For many, it’s been a bit of a frustrating General Assembly these past few days. It seems as though the Assembly has had multiple opportunities to take the step forward in prophetic action, and has decided to settle for the status quo, many decisions apparently based in fear of what others might think of us. Always a good way to make important justice decisions.
This afternoon, the definition of Christian marriage was debated, while many hoped we might change the definition from marriage being between a man and a woman, to “two persons.” Of course, this is a hotly-debated issue in the church right now, and not just in our denomination. However, watching the live-stream of the debate was incredibly frustrating at parts, especially when people equated homosexuality and bestiality. At first, it was a YAAD (Young Adult Advisory Delegate). To say that I found it highly inappropriate is probably an understatement:
Some said that I should go easier on the person because they were a Young Adult (I didn’t actually know it was a YAAD when I first tweeted that response). Then there was a comparison of homosexuality to pedophilia. Again – completely inappropriate.
But then it continued. And later in the debate, a Teaching Elder (Presbyterian speak for “pastor”) from the Inland Northwest Presbytery, compared people who had sex with their children, with animals, and with those of the same gender. She also stated that these were all deserving of death. And no one – NO ONE – cut her off or stopped her from speaking. However, the responses on Twitter by those there and by those watching the live-stream give you an idea of some of the responses that must have been in the room:
I can’t believe there are still folks who will make the comparison of homosexuality and pedophilia and bestiality. As I mentioned on Twitter, I know there are folks who have different theological positions on this issue, based on their reading of Scripture. Some of my good friends, and family members, have different views than I do. And if you want to have a civil conversation about different biblical interpretations, fine. We can do that. I won’t be changing my opinion, and we’ll probably agree to disagree, but we can have that conversation.
But when you use rhetoric that compares homosexuality and the loving relationships that many of my friends have, with people having sex with animals…then no, we are not going to have a conversation. I don’t have respect for you or for your opinion. Does that make me a bad minister? Does that mean that I need to work on my pastoral care? Some may think so. But if that’s the starting point for you on this issue, we aren’t going to be talking.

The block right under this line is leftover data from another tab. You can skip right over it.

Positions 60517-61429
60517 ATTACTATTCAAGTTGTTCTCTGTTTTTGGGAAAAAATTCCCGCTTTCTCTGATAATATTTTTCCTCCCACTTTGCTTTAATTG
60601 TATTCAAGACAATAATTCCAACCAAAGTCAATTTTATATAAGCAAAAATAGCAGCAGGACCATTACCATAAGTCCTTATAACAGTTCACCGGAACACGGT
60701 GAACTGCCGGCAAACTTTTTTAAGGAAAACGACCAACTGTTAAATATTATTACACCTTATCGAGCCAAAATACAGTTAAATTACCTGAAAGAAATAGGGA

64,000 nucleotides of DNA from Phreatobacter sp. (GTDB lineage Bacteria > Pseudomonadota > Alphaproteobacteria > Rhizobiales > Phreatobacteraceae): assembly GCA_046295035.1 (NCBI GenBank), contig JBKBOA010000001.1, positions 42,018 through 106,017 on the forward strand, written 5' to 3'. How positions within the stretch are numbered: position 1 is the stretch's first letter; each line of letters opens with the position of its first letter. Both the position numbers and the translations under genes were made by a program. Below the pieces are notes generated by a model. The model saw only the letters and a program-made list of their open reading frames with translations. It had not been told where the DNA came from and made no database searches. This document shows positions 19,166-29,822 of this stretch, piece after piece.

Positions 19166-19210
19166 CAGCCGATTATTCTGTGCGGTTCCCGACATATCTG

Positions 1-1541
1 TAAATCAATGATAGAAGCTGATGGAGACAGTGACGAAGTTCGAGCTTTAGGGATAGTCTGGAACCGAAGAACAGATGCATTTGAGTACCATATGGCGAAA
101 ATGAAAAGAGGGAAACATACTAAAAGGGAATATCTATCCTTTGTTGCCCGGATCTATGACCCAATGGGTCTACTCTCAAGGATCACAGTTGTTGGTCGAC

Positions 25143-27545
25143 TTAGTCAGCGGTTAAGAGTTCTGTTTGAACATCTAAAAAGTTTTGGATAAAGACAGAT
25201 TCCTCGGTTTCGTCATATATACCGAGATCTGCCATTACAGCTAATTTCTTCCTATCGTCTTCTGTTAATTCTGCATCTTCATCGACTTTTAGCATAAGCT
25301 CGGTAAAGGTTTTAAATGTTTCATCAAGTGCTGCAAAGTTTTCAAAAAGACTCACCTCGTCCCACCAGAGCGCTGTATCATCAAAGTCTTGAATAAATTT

The Assembly eventually took the vote, and by a margin of 30 votes (338-308), they decided to defeat the motion to change the definition of marriage. However, when the advisory delegates voted, the YAADs voted 75% in favor of changing the definition of marriage to two persons, and the TSADs (Theological Student Advisory Delegates) voted 82% in favor of the motion.
Immediately after the vote, someone tweeted this:
You want to know why young people are leaving the church? Because they are tired of us. They are tired of us continuing to do things the ways they’ve always been done. They’re tired of us being too afraid to step out in justice. They’re tired of us not following in the footsteps of our radical prophet/savior Jesus the Christ. They’re tired of a polity and theology that denies marriage equality to fellow brothers and sisters in Christ that are members of our churches.
So, like the tweet said, when your church’s Session asks “Where are all the young people?” or “How do we get the young people to come back to our churches?” – perhaps we should encourage the greater church to LISTEN to our young people.
If we’re lucky, and if the YAADs have more stamina and faith and hope in the denomination than I do, and if they decide to stay a part of the PC(USA), then you see the direction the church is going. We will have marriage equality. We will allow our pastors to officiate same-sex marriage ceremonies without the fear of being taken to church court. We will be a different church. But not now.
Not now. Because we are afraid.